The Chiesa di San Tommaso Apostolo il Vecchio is a precious artefact of the Norman period of Sicily. It dates back between 1061 and 1109 under the reign of Count Roger the first, a French Catholic ruler whose crusading knights left for the Middle East from the port of Messina.
For many years it was known as the church of the Concezione delle Vergini Riparate until it was given the name of San Tommaso Apostolo from 1530.
It is a fantastic example of Norman Arab architecture, which borrowed the dome structure of the Mosque and placed within the very stoic, classic lines of the Norman style.
Walking past the tiny church right in the centre of Messina fills the imagination with images from of Sicilian history, you can almost see the crusaders ending their prayers and galloping onwards to the port and then the holy land.
Sicilian churches and cathedrals simply take my breathe away, the mixture of extravagant styles from baroque, Norman, Gothic, Romanesque, Catalanian and many more. Together with the tremendous artistry of marble work, sculptures, woodwork and small details unique to this part of the world which easily mixes so many cultures in its complex history.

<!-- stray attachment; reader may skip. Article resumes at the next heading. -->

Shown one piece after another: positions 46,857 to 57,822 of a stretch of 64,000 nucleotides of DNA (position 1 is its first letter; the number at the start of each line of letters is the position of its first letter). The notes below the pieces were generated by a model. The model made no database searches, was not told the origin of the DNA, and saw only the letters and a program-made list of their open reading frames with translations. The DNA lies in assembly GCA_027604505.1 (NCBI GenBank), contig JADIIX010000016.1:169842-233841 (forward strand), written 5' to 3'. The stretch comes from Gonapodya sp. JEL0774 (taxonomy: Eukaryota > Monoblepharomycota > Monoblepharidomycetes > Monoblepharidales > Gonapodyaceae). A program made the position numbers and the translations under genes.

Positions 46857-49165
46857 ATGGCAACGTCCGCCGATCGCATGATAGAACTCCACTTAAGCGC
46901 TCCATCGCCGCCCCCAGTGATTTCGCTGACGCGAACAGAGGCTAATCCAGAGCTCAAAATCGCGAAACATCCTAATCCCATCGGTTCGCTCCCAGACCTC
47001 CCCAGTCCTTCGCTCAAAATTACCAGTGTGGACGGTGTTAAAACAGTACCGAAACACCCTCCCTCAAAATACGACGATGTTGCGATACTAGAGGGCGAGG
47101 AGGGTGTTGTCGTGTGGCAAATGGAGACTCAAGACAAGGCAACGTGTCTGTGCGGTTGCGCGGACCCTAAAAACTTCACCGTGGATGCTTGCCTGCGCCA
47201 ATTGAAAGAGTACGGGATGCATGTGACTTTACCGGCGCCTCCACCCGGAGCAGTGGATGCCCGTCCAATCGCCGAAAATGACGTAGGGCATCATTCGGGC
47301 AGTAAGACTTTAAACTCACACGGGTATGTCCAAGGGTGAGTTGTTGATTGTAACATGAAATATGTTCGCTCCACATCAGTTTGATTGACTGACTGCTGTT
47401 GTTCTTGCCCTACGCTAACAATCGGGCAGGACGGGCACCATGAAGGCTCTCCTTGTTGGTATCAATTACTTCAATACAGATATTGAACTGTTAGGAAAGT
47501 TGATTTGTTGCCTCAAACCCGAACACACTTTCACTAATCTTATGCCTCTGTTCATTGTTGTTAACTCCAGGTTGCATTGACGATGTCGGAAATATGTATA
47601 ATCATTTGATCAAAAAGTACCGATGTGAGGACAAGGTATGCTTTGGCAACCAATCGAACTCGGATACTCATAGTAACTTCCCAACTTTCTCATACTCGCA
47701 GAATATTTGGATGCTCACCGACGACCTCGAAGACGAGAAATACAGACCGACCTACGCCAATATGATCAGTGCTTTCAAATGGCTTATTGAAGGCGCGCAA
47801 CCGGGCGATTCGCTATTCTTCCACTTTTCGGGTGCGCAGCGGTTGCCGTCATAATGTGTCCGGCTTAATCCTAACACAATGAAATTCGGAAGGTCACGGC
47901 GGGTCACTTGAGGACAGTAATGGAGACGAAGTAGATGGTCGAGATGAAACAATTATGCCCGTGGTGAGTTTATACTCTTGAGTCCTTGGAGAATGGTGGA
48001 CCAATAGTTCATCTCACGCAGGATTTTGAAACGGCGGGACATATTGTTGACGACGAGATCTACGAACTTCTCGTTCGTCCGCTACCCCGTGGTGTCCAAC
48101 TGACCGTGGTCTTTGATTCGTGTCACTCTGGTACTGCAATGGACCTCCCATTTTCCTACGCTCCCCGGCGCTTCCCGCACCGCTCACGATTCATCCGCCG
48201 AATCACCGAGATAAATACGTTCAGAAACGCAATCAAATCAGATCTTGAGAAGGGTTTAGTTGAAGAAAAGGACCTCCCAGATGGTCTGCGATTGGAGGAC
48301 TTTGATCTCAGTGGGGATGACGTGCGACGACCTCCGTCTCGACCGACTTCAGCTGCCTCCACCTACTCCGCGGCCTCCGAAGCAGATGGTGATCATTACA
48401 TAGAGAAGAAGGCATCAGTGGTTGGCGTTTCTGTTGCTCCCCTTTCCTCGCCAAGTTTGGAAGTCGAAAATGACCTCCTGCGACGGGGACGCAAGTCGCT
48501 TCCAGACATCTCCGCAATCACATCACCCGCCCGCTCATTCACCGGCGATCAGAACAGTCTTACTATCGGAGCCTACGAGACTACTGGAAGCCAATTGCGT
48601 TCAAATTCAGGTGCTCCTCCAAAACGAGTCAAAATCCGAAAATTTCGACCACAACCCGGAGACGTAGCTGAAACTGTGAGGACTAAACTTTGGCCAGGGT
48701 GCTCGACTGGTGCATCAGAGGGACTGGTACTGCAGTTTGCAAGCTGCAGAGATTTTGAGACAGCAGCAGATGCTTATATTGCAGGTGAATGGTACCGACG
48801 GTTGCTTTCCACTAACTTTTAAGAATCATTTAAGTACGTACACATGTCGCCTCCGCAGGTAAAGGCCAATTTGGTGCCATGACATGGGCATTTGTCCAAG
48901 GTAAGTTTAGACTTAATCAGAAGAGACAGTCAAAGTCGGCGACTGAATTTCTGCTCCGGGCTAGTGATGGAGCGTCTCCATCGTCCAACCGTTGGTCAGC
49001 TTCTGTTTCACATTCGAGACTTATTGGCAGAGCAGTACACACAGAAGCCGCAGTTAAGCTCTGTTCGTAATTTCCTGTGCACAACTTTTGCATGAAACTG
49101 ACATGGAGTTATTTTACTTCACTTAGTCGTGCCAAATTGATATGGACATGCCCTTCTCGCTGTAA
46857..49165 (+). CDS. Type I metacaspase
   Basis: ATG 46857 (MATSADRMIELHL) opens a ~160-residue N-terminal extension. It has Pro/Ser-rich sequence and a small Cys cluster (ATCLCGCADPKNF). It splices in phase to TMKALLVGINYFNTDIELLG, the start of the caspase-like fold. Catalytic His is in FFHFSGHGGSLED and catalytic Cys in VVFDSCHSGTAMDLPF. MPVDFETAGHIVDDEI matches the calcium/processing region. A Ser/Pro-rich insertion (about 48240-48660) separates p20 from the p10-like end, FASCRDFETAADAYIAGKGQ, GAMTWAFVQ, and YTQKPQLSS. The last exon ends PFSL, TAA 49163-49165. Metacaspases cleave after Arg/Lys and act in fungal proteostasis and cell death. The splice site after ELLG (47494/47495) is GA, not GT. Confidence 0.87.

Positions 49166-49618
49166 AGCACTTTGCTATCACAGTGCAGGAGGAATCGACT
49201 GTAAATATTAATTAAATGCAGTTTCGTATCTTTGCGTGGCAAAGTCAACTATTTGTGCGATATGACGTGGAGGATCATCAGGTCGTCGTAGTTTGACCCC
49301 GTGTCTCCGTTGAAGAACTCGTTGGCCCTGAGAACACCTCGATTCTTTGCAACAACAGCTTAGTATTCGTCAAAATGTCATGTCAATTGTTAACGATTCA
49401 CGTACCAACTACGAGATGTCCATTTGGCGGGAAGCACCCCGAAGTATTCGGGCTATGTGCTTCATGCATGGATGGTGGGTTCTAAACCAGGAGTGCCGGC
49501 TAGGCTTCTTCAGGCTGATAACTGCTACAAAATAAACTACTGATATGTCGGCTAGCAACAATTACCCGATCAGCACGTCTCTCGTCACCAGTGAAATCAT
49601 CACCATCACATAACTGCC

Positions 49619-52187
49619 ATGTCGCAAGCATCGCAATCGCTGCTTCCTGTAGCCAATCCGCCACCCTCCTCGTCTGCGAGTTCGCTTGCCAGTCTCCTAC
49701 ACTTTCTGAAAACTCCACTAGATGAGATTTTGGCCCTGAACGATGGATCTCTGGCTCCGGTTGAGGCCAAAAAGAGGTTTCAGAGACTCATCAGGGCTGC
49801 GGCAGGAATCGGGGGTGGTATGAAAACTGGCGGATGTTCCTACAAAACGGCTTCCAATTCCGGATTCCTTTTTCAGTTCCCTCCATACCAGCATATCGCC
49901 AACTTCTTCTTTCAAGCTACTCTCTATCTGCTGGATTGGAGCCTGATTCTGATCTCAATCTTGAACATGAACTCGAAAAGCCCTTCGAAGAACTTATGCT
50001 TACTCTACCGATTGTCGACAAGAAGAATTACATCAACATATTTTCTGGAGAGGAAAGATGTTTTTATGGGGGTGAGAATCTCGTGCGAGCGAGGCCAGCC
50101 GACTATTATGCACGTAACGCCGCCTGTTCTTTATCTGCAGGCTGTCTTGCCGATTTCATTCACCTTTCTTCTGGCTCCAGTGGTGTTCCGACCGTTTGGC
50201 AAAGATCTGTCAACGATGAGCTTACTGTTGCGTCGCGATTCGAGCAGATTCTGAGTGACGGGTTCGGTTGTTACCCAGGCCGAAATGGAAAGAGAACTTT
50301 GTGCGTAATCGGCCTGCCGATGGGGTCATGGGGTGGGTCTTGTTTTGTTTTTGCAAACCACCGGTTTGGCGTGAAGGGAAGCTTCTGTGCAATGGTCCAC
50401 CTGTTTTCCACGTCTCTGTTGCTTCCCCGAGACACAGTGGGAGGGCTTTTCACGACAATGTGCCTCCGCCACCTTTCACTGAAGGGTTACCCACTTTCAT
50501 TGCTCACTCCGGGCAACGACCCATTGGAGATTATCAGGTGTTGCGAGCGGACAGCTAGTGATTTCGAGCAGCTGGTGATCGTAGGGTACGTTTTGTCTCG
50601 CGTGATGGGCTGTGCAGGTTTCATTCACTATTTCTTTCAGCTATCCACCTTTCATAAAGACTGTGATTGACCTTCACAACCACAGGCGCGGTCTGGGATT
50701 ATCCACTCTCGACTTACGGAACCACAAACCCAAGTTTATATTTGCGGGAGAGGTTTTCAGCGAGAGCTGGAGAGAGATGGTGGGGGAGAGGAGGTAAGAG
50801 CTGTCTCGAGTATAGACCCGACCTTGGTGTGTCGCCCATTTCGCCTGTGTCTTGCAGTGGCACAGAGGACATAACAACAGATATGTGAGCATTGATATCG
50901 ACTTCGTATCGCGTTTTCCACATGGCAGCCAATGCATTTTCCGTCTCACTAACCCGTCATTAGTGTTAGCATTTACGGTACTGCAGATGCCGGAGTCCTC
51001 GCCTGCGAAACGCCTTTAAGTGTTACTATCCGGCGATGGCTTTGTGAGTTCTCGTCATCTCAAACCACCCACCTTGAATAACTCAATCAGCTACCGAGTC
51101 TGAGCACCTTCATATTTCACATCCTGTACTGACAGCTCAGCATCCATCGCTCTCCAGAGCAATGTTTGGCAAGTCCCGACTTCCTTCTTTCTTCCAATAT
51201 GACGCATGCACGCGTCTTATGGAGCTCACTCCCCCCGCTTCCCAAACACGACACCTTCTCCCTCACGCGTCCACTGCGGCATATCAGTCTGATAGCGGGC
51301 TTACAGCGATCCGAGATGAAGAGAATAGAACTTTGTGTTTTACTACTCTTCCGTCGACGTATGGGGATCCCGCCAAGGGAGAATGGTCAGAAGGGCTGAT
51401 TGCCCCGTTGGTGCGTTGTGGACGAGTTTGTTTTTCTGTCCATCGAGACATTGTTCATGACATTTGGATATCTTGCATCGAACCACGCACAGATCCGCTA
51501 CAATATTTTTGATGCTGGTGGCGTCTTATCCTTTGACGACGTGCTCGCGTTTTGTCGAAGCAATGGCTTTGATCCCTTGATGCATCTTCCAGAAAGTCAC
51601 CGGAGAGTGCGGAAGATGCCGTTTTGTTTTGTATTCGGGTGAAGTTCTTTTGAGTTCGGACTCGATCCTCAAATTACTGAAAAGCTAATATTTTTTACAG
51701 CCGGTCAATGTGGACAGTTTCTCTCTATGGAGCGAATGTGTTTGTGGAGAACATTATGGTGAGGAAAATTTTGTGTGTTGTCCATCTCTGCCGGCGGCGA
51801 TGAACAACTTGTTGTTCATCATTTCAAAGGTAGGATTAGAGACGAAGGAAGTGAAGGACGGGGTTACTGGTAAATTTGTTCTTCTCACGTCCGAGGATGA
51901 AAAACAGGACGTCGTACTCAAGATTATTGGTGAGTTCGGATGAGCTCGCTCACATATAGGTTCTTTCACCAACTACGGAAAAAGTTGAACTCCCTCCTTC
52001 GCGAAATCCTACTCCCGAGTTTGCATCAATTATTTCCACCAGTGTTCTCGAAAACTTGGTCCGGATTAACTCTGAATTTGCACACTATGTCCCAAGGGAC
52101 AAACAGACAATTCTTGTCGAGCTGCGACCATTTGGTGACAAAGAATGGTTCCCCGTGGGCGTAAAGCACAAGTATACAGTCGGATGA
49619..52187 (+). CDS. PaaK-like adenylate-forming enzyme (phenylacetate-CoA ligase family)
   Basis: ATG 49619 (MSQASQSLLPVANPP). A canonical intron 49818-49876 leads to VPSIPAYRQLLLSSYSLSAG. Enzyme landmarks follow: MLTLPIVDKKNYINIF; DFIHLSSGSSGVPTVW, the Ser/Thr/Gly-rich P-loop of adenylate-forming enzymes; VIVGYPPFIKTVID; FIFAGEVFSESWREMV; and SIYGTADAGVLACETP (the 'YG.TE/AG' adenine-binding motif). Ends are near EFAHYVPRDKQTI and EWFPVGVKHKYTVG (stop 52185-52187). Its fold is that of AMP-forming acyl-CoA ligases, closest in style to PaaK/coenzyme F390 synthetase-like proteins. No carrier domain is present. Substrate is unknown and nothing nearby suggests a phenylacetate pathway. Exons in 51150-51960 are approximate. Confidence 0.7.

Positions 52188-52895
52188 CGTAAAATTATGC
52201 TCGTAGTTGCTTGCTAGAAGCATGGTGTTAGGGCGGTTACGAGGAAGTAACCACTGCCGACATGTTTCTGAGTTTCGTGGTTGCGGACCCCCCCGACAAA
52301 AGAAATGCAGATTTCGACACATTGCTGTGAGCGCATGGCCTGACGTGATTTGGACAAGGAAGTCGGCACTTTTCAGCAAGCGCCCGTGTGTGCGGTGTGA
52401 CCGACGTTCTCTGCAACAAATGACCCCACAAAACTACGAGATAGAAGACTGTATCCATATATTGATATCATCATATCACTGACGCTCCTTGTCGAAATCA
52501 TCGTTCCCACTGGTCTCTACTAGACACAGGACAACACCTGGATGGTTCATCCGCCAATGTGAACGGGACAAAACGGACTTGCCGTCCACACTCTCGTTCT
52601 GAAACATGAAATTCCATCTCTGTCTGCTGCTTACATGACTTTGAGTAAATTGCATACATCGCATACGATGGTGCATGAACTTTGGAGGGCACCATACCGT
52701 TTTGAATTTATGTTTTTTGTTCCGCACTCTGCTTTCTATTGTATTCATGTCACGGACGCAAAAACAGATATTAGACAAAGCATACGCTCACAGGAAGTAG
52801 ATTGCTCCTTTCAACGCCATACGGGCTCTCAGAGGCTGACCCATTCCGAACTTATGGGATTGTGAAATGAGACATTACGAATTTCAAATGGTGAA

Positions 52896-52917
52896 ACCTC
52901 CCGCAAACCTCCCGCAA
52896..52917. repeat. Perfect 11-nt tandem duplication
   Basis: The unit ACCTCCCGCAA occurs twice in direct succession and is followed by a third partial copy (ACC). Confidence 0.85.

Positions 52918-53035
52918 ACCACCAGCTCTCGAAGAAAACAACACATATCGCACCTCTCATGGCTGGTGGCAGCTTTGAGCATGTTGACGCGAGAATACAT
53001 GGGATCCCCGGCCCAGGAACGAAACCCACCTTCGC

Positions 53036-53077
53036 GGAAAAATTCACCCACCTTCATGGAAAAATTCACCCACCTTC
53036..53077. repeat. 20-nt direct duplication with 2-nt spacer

The Church of the Santissima Annunziata dei Catalani in Messina a most unexpected church to visit. It is literally only a short walk away from the Cathedral at Messina and is easily missed as its entrance is located under street level hidden down a flight of stairs it is often closed but if you are lucky to sneak inside you will see one of the best examples of Norman architecture on Sicily.
The church dates from the 12th century, built on top of the ruins of an older temple dedicated to Neptune, the church is a beautiful mix of different cultural elements. The church displays influences from Arab and Byzantine architecture and also contains Roman elements.
The central apse is well-preserved with small intricate bricks which form an archway around a beautiful dark-skinned Christ on a crucifix at its centre. The church is popularly used for local weddings, and if you are lucky to see it decorated for such an event, it is truly spectacular.
The name of the church comes from merchants from Catalonia who established a presence in Messina in the 16th century.
(Featured Image c/o Unsplash.com all others are my own)
One thought on “The Normans in Messina”
Interesting post. I will visit these churches next time I am in Messina.
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